Pleasant? (Roz Chast)

On my bucket list isA Paris Year (Janice MacLeod)

In my next life, I want to haveNew Life, No Instructions (Gail Caldwell)

Refugee Asylum Seeker Book List

I really enjoyed this list of stories for children about refugees and asylum seekers from Book Trust.

It's the humanitarian issue of our time really and I think deserves it's own list that can continue to be expanded as I've done with Brona's War Book List. I've added a few already, and will add more over time -as I remember them, and new books as they come up. 

A Dangerous Crossing - Jane Mitchell
A Long Walk to Water - Linda Sue Park
Alpha: Abidjan to Gare du Nord - Barroux, Sarah Ardizzone (translator)




A Story Like The Wind - Gill Lewis, Jo Weaver (illustrator)
Azzi in Between - Sarah Garland

Boy Overboard - Morris Gleitzman

Girl Underground - Morris Gleitzman
Give Me Shelter - Tony Bradman (editor)

Home and Away - John Marsden, Matt Ottley (illustrator)
Hope in a Ballet Shoe - Michaela & Elaine De Prince

Illegal - Eoin Colfer, Andrew Donkin
In The Sea There are Crocodiles - Fabio Geda, Howard Curtis (translator)
Inside Out & Back Again - Thanhha Lai (see my review)
Jackdaw Summer - David Almond




My Name is Not Refugee - Kate Milner
My Two Blankets - Irena Kobald, Freya Blackwood (illustrator) (see my review)

Now is the Time for Running - Michael Williams

Oranges in No Man's Land - Elizabeth Laird

Refuge - Anne Booth, Sam Usher (illustrator)
Refuge - Jackie French
Refugee - Alan Gratz
Refugee Boy - Benjamin Zephaniah
Refugees - David Miller

Shadow - Michael Morpurgo
Soraya The Story Teller - Rosanne Hawke
Stepping Stones: A Refugee Family's Journey - Margaret Ruurs, Nizar Ali Badr (artist)
Suri's Wall - Lucy Estela, Matt Ottley (illustrator) 

The Arrival - Shaun Tan (see my review)
The Bone Sparrow - Zana Fraillon
The Island - Armin Greder
The Journey - Francesca Sanna
The Lines We Cross - Randa Abdel-Fattah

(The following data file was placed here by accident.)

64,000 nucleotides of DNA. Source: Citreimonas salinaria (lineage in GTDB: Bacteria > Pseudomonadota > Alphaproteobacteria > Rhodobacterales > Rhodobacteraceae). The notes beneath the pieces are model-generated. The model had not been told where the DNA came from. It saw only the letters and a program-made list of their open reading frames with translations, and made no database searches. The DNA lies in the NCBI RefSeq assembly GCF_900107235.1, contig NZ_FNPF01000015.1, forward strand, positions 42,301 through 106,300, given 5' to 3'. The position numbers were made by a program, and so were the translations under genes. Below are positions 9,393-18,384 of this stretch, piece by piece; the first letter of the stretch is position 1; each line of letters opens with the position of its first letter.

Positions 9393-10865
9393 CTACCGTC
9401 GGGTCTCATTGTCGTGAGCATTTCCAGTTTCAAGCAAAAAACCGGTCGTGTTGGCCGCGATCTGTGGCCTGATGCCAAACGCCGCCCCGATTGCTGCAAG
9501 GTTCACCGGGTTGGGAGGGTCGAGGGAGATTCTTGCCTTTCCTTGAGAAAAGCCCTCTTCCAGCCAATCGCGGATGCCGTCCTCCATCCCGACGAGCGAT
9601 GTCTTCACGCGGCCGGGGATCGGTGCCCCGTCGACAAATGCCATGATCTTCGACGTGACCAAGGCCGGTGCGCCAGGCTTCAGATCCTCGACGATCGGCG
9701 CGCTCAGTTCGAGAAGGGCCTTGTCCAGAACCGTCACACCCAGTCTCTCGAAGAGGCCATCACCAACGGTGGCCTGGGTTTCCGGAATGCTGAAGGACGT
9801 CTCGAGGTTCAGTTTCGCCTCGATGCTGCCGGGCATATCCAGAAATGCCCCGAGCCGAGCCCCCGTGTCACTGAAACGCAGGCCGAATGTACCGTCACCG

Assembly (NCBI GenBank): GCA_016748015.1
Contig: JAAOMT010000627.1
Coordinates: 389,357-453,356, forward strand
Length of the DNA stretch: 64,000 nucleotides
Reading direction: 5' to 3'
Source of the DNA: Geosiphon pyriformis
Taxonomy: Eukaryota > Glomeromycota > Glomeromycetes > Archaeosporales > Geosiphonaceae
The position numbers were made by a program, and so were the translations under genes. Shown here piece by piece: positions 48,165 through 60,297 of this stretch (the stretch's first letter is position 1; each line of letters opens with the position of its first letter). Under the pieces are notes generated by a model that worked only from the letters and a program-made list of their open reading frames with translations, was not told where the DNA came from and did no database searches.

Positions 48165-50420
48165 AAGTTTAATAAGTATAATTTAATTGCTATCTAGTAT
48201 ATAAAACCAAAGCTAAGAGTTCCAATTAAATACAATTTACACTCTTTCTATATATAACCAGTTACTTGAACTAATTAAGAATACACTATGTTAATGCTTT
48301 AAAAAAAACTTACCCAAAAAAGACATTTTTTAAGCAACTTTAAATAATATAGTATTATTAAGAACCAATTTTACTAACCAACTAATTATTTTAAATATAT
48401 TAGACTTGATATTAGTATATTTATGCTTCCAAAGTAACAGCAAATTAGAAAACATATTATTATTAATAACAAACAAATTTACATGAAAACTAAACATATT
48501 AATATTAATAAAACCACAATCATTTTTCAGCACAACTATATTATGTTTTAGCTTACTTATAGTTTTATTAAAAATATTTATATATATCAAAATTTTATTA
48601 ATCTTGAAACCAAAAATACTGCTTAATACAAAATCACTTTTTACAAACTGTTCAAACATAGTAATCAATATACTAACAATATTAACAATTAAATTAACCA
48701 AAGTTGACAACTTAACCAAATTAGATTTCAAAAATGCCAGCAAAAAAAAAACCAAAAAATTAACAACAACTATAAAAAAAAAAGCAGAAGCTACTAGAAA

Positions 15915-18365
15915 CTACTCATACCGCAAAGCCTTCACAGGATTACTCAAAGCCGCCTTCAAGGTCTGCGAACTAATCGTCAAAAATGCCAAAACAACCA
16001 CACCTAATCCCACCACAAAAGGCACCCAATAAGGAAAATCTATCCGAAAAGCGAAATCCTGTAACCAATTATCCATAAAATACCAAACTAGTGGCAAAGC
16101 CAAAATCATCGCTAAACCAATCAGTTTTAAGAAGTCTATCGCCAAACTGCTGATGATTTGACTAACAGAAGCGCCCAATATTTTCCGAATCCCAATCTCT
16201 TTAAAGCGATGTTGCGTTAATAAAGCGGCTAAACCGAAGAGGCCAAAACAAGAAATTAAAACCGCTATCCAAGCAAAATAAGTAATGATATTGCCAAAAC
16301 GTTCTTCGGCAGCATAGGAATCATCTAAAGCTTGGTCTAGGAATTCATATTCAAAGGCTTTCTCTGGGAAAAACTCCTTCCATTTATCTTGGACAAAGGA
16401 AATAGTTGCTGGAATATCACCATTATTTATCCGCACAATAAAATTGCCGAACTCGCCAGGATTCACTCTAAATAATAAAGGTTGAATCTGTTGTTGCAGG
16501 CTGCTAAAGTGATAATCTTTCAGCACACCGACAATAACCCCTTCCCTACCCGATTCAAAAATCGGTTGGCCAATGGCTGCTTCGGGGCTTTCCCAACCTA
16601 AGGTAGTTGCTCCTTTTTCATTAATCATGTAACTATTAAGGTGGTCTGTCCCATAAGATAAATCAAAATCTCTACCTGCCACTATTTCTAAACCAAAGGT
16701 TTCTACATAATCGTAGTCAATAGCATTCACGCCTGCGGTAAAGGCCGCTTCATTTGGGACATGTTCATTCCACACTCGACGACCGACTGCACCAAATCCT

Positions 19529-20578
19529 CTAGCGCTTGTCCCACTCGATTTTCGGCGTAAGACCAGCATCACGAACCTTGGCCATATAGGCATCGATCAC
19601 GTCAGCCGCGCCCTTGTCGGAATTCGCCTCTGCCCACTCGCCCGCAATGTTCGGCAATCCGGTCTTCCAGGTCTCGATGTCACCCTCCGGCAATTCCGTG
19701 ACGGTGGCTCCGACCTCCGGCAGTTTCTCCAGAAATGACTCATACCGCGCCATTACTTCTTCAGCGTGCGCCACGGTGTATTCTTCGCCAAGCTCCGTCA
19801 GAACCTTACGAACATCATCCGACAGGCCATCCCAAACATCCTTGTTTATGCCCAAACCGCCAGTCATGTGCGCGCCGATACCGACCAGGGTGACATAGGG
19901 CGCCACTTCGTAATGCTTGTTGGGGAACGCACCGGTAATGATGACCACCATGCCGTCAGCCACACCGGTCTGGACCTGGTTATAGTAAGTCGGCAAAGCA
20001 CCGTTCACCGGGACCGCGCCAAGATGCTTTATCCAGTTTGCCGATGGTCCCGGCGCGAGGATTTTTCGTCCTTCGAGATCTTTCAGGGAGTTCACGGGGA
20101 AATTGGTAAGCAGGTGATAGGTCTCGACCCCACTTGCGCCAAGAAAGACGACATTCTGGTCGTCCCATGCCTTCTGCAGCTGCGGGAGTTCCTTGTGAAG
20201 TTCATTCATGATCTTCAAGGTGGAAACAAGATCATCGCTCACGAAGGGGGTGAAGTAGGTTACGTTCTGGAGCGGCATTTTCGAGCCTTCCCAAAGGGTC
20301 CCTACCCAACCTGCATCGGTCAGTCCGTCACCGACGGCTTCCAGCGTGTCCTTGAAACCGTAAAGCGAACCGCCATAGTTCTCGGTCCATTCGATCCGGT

The Little Refugee - Anh Do, Suzanne Do, Bruce Whatley (illustrator) (see my review)
The Milk of Birds - Sylvia Whitman
The Other Side of Truth - Beverley Naidoo




The Red Pencil - Andrea Davis Pinkney
The Silence Seeker - Ben Morley, Carl Pearce (illustrator)
The Silver Sword - Ian Serraillier
The Treasure Box - Margaret Wild, Freya Blackwood (illustrator) (see my review)

Welcome to Nowhere - Elizabeth Laird
When Michael Met Mina - Randa Abdel-Fattah

Ziba Came on a Boat - Liz Lofthouse, Robert Ingpen (illustrator)

Thursday, 7 December 2017

Goodreads 100 Books to Read Before You Die

A fabulous list from the Goodreads folks. I would actually like to read most of these books before I die. There are some serious admissions in my reading. Rather large holes that I will hope to fill some time. 

There's a few exceptions of course. I can't imagine that I'll ever try to read Ulysses in this lifetime. I might give an audio version a go at some stage, as I can listen to things that I'd never be able to read. I'm currently a third of the way through the Moby Dick Big Read which is way further than I thought I would ever manage to do. 


Pride and Prejudice - Jane Austen


To Kill a Mockingbird - Harper Lee


1984 - George Orwell


The Great Gatsby - F. Scott Fitzgerald


The Catcher in the Rye - J.D. Salinger


Animal Farm - George Orwell





Catch- 22 - Joseph Heller


Jane Eyre - Charlotte Bronte


Great Expectations - Charles Dickens


Wuthering Heights - Emily Bronte


Lord of the Flies - William Golding (see my review)


Little Women - Louisa May Alcott


Brave New World - Aldous Huxley


Anna Karenina - Leo Tolstoy


Gone With The Wind - Margaret Mitchell